Library filed under Energy Policy from Colorado
The U.S. gets about 4 percent of its electricity from wind and solar power. The Clean Power Plan proposes increasing that proportion to 28 percent by 2030. A study of electric cost versus installed renewable capacity published by wattsupwiththat.com projects such an increase would actually amount to a quadrupling of consumer energy costs throughout the next 15 years, in many cases, further burdening those who are already struggling.
The bill could face its final vote in the Republican-controlled Senate as early as Wednesday, when the measure is likely to move to the House. But the legislation faces a bumpy road in the Democratic-controlled House.
Denver Colorado Republicans want to roll back the state's renewable energy mandates, and with greater numbers in the state Legislature this year — along with falling energy prices — party leaders are feeling more confident about their chances.
In the future, the wind industry should expect that in-state preferences and distributed generation requirements will be the focus of Commerce Clause attacks. Although these provisions can be justified. the strict standard of review applied to discrimination among states will create more risk for these provisions.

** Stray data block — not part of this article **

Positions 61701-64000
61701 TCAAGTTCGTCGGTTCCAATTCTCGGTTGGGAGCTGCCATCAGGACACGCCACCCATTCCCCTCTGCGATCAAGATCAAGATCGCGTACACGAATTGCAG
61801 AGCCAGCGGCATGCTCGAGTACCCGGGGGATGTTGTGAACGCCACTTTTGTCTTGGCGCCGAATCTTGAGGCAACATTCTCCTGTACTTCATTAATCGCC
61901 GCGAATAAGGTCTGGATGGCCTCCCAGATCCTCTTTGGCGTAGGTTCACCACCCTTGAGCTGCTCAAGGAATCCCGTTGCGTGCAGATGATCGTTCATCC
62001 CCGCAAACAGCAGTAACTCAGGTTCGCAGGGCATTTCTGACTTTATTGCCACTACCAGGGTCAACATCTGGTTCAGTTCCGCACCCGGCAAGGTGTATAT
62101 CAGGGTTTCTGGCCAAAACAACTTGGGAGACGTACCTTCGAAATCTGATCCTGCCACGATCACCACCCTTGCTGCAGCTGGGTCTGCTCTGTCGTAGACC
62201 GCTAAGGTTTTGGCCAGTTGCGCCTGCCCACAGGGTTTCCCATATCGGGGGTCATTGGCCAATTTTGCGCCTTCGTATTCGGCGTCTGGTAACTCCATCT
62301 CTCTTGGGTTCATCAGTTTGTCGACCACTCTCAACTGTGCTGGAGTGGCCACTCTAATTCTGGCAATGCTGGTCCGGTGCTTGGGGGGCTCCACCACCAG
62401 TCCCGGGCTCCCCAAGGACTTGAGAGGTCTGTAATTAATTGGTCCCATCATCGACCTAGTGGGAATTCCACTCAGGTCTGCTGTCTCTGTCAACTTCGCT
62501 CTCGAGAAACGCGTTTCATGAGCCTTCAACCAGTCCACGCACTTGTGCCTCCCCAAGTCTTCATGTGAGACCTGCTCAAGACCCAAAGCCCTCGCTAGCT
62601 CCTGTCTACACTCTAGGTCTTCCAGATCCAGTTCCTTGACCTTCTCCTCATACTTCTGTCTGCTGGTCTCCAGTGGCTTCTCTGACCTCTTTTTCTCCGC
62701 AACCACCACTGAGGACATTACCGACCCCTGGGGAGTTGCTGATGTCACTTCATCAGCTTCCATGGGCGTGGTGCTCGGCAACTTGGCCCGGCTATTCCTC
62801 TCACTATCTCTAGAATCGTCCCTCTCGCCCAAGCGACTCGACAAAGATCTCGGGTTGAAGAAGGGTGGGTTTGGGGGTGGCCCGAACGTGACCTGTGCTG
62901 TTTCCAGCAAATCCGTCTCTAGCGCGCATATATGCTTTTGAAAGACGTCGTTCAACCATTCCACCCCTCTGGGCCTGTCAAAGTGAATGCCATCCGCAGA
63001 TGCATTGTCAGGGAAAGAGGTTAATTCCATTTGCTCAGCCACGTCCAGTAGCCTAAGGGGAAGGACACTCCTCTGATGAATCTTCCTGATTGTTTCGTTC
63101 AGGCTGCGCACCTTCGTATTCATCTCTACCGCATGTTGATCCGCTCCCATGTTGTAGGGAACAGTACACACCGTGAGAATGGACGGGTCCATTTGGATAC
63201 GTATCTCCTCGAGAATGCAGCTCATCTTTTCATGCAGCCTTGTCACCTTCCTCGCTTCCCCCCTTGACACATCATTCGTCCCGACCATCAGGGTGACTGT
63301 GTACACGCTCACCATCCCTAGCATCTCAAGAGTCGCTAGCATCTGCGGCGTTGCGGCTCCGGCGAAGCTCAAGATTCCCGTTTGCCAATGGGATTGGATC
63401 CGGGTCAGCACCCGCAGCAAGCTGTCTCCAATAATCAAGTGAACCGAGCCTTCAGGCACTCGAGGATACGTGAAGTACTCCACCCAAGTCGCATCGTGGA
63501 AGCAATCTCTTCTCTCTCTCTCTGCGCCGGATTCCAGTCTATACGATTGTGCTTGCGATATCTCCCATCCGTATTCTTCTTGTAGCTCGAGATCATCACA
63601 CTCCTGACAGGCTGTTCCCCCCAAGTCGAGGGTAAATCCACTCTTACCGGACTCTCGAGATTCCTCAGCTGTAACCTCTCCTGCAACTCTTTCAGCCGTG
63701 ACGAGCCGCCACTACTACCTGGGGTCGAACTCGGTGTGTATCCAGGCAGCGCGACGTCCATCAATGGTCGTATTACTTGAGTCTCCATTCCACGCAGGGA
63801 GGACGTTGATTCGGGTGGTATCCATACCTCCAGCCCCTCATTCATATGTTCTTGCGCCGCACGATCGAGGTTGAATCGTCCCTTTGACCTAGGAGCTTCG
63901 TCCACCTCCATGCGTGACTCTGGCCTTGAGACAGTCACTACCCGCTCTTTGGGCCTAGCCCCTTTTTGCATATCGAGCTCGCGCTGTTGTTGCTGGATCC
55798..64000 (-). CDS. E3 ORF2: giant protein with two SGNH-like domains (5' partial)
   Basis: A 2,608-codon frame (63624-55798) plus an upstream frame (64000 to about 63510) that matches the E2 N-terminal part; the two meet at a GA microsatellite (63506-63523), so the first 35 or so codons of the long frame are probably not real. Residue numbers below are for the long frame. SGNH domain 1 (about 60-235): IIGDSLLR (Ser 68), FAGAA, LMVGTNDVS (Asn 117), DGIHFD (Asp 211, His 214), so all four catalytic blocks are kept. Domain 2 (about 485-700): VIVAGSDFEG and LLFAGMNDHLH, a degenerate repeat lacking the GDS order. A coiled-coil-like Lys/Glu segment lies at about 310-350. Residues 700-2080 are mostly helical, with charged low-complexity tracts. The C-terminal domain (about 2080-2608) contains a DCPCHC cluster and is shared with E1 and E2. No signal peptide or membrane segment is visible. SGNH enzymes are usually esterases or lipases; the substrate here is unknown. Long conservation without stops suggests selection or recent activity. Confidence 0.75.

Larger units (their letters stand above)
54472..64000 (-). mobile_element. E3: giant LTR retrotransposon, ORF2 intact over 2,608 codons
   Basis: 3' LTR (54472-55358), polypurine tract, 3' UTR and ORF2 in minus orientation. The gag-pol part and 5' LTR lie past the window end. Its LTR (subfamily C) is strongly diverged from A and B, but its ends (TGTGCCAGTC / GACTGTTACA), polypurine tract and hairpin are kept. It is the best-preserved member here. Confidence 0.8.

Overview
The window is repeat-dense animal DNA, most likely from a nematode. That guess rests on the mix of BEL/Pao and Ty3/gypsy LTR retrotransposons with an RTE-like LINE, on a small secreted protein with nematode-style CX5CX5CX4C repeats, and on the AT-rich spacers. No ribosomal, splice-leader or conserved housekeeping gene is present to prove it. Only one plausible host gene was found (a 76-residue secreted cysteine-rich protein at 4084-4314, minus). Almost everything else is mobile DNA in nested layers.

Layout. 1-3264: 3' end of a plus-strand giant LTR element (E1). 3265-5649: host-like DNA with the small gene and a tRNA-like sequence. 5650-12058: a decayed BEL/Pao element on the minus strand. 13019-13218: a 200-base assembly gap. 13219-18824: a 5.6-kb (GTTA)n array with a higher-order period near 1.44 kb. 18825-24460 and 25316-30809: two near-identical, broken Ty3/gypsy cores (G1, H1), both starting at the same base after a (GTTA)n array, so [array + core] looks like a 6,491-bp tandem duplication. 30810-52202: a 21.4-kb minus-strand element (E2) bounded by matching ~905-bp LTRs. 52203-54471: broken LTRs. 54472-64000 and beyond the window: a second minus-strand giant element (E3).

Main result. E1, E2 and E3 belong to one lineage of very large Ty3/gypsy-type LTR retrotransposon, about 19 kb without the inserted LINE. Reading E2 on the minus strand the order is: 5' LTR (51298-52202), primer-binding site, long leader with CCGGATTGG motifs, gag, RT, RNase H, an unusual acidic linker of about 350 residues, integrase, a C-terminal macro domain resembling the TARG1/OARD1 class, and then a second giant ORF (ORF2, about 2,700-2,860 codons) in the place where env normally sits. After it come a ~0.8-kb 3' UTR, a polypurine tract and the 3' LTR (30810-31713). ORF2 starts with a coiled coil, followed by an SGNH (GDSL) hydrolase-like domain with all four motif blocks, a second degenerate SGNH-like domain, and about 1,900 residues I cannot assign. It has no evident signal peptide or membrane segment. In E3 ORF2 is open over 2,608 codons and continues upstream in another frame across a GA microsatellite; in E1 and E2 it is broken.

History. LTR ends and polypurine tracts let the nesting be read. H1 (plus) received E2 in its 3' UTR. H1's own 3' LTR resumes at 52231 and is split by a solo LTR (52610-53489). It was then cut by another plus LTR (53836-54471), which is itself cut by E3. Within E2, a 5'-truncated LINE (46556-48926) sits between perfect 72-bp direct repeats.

Colorado electricity prices rose 5 percent during the first 10 months of 2013 while U.S. prices rose just 2 percent during that same span. These price increases are predictable, indeed inevitable, when government forces consumers to purchase ever-increasing amounts of expensive renewable power.
Colorado's Democrats aren't willing to scrap a plan to increase renewable energy requirements for rural electricity providers. But they insist they're ready to talk about revising the proposal that has sparked sharp opposition in pockets of the state.
Republicans are seeking to roll back a new law requiring rural electricity providers to draw 20 percent of its energy from renewable sources by the year 2020.
The $1 billion figure covers the cost of new wind farms, natural gas power plants to provide power when the wind isn't blow and transmission lines, Dave Lock, Tri-State's senior manager for government relations told a new committee Wednesday. ...Colorado Attorney General John Suthers, said that "in a perfect world" the committee would have been convened to reach consensus on the issues a year ago.
The secessionist movement is the result of a growing urban-rural divide, which was exacerbated after this year's legislation session where lawmakers raised renewable energy standards for rural electric co-ops, floated bills increasing regulations on oil and gas, and passed sweeping gun control.
Rural Colorado already is doing its part to develop renewable resources and diversify our state's energy portfolio. With a veto of SB 252, Gov. Hickenlooper can give that substantial effort a chance to yield dividends-while also ensuring rural ratepayers are able to afford their utility bills.
Farmers and rural homeowners in Northern Colorado on Wednesday added their voices to a statewide chorus calling on Gov. Hickenlooper to veto a bill certain to raise their electric bills.